The breath goes largely unnoticed most of the time, and its power, therefore, is left undervalued. It makes sense that this happens; it is not one of the bodily functions that we need to consciously control or create. A wonder of the autonomic nervous system, it manages itself without any conscious effort on our part. It is not therefore required that we think about it in order to survive; but what if we wish to thrive?

The fact that it happens without our effort does not mean it is not possible or beneficial to consciously work with this automatic life force. In fact, for thousands of years, yogis have understood the great power that lies in the breath and have used it as a tool to benefit mind and body. By learning to work with the breath, we are able to enhance our overall wellbeing. As Thich Nhat Hanh describes, “The breath is the intersection of the body and mind.”

Many different breath techniques exist to help increase overall wellbeing, reduce stress and anxiety, and help heal the body. One such technique based on yogic breathing principles is 4-7-8 breathing, created by Dr. Andrew Weil. This technique, recommended for daily practice, can assist with sleep issues, mild to moderate anxiety, cravings, and internal tension or discomfort. With regular practice, positive effects will begin to appear within two months.

So how is it done and how much time will it take? Compared to some of the more complicated breathing techniques, this one is simple and only requires four repetitions. The “4-7-8” in this technique’s name refers to the number of seconds of breath for each phase. With three phases and four repetitions, it can be completed in about one minute. It can be practiced in any position – sitting, standing, or lying down. If sitting, ensure that the back is held straight.

To start, touch the tip of your tongue to roof of the mouth; specifically, to the tissue just behind the upper teeth. Keep the tongue in this position throughout the duration of the practice. It may feel slightly awkward at first, particularly on exhale, but will begin to feel more natural with practice.

Now that you are in position, follow these five simple steps of 4-7-8 breathing:

    1. Exhale all air out of the lungs, releasing with a whoosh sound. Close the mouth for the coming inhale.
    2. Breathe in through the nose to a count of four.
    3. Hold the breath for seven seconds.
    4. Exhale via the mouth for eight seconds.
    5. You have completed one full round, or breath cycle. Begin again from inhale (step two) and continue until you have completed a total of four rounds.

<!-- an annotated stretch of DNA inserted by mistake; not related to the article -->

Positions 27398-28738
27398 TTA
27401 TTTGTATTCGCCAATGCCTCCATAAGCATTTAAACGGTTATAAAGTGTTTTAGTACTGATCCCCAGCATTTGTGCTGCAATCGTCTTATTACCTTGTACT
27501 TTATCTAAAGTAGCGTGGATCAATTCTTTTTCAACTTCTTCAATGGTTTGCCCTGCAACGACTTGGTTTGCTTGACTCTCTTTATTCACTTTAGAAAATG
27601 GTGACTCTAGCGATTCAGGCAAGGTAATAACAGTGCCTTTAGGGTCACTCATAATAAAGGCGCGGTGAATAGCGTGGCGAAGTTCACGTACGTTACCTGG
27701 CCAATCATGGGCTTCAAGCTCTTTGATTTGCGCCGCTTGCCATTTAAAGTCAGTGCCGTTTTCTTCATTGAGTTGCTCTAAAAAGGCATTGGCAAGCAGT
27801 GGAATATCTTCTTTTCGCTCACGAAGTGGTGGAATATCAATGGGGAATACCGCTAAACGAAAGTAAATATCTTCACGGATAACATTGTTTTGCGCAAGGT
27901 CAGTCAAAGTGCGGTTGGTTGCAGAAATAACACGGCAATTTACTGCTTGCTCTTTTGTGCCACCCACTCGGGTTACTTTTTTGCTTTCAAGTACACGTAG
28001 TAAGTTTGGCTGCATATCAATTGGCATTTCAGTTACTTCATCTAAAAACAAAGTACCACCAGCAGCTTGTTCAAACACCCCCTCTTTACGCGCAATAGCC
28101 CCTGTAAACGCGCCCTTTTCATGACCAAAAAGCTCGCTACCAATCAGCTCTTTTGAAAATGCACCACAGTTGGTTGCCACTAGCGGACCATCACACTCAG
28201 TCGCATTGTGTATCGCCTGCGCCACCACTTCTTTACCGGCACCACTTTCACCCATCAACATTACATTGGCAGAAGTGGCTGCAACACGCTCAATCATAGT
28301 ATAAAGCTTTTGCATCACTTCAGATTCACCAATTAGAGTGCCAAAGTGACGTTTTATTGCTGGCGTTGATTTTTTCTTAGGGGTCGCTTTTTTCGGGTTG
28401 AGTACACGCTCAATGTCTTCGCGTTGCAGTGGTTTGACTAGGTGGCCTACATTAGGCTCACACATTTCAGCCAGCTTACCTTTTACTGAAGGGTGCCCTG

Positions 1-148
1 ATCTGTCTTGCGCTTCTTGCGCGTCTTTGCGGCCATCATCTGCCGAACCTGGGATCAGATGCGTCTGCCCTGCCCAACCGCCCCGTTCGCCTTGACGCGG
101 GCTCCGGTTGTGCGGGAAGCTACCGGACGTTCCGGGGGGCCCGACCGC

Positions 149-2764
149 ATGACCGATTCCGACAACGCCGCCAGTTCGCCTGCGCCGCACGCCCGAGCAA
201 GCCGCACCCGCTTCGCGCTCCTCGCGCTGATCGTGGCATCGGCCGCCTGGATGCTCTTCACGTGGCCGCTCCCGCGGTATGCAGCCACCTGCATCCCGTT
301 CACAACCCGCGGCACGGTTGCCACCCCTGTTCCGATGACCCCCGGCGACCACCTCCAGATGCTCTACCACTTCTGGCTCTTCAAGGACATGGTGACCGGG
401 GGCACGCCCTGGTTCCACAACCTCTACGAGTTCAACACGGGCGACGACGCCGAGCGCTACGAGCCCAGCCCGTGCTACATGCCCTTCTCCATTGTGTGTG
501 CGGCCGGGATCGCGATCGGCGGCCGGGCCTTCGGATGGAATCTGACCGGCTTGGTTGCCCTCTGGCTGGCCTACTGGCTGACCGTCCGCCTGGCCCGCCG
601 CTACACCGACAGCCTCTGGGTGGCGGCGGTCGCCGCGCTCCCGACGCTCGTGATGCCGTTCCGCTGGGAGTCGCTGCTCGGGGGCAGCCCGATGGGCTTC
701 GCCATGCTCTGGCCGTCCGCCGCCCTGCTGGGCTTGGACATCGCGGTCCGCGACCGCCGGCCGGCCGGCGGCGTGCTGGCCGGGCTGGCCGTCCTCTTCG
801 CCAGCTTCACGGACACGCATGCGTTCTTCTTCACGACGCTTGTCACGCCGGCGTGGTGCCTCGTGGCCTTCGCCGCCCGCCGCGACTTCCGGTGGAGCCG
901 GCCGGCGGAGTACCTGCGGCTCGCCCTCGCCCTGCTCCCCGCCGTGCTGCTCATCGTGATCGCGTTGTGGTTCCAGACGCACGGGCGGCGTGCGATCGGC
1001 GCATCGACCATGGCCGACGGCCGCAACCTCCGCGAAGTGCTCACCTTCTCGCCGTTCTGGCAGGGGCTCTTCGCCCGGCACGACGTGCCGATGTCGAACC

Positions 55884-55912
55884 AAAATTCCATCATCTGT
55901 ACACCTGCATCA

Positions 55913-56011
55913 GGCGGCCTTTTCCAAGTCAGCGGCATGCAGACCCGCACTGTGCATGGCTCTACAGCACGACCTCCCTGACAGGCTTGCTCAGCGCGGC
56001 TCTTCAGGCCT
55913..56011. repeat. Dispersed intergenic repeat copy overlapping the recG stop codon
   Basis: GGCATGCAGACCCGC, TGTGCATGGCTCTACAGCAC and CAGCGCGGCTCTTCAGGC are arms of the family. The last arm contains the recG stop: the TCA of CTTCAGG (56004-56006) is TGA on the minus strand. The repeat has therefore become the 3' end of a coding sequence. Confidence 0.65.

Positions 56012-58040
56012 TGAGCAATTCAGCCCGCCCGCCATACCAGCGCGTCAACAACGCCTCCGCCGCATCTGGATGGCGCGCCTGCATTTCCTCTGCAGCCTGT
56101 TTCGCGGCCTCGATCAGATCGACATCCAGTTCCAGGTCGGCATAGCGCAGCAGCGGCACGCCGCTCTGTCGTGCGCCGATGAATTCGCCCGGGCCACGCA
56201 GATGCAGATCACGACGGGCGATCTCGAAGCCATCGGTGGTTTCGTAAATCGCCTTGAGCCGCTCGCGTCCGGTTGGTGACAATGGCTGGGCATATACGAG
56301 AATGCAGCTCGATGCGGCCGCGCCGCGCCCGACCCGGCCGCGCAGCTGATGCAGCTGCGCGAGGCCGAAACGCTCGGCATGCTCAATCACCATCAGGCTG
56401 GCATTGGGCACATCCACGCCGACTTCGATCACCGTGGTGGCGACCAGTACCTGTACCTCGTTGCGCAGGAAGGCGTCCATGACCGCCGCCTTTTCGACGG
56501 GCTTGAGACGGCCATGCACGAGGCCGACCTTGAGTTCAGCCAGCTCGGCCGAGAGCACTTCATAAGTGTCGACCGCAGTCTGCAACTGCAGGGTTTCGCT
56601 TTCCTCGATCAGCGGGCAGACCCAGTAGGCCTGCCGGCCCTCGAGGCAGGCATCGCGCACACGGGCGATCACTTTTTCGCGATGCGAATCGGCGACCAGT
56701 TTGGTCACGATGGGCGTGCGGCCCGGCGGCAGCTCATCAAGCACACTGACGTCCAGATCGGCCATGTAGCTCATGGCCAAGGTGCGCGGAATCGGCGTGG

For the first month of practice, do not exceed these four breath cycles per session. Taking this time allows the body to adjust to this simple yet transformative practice. After one month, you can increase the number of repetitions from four to eight.

4-7-8 breathing is most effective when practiced twice daily. The most profound results will start to appear after approximately two months of regular practice. The idea, Weil says, is that after a period of time of voluntarily imposing these rhythms onto the involuntary system, the body will begin to incorporate these patterns into the autonomic nervous system. This is why continual practice is important; it helps to embed the practice into the involuntary mechanism of breathing.

While the technique works best when maintained as a daily practice, it can also be used to combat inner distress during stressful situations that take us by surprise. In this way, it can be both scheduled and spontaneous. In the modern world, there is no shortage of stressors that can cause mental and emotional unrest. From forgetting you had scheduled a lunch meeting to misreading your flight time, there is a whole host of unforeseen life happenings that can cause us to feel unsettled or anxious. During these moments, the technique can be used as a tool to help ease the inner world before the conditioned reaction takes over. By easing the breath, we lessen the stress response and create space for the relaxation response to take its place.

If the breath is the intersection between body and mind, we can use it to help bridge the gap between the two. By slowing and counting the breath in this way, we focus the mind and ease the body. By becoming more in touch with the breath, we begin to see that it is not only a survival mechanism of the body; it is a tool to help us explore what it means to thrive and to feel united, body and mind.